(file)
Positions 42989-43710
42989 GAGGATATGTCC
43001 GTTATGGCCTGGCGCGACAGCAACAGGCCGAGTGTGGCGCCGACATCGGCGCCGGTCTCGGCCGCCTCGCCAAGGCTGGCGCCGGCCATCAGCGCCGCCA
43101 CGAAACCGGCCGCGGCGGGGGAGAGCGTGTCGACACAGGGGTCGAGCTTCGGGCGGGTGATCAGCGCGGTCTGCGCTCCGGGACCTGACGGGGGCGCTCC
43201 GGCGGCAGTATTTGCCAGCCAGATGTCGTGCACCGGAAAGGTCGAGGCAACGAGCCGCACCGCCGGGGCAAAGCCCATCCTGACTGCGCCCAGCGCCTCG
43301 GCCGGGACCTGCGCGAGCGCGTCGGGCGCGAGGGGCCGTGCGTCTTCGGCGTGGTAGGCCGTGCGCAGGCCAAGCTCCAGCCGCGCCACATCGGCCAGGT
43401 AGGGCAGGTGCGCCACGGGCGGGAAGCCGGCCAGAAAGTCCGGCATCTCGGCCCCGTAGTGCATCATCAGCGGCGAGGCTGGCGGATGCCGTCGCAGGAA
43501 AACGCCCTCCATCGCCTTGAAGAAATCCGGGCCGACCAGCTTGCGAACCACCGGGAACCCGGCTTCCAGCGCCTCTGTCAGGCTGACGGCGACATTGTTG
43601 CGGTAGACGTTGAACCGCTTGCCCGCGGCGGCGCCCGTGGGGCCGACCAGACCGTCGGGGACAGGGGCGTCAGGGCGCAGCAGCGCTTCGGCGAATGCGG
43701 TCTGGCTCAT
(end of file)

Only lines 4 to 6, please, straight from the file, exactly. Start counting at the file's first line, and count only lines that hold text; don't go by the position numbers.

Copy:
43101 CGAAACCGGCCGCGGCGGGGGAGAGCGTGTCGACACAGGGGTCGAGCTTCGGGCGGGTGATCAGCGCGGTCTGCGCTCCGGGACCTGACGGGGGCGCTCC
43201 GGCGGCAGTATTTGCCAGCCAGATGTCGTGCACCGGAAAGGTCGAGGCAACGAGCCGCACCGCCGGGGCAAAGCCCATCCTGACTGCGCCCAGCGCCTCG
43301 GCCGGGACCTGCGCGAGCGCGTCGGGCGCGAGGGGCCGTGCGTCTTCGGCGTGGTAGGCCGTGCGCAGGCCAAGCTCCAGCCGCGCCACATCGGCCAGGT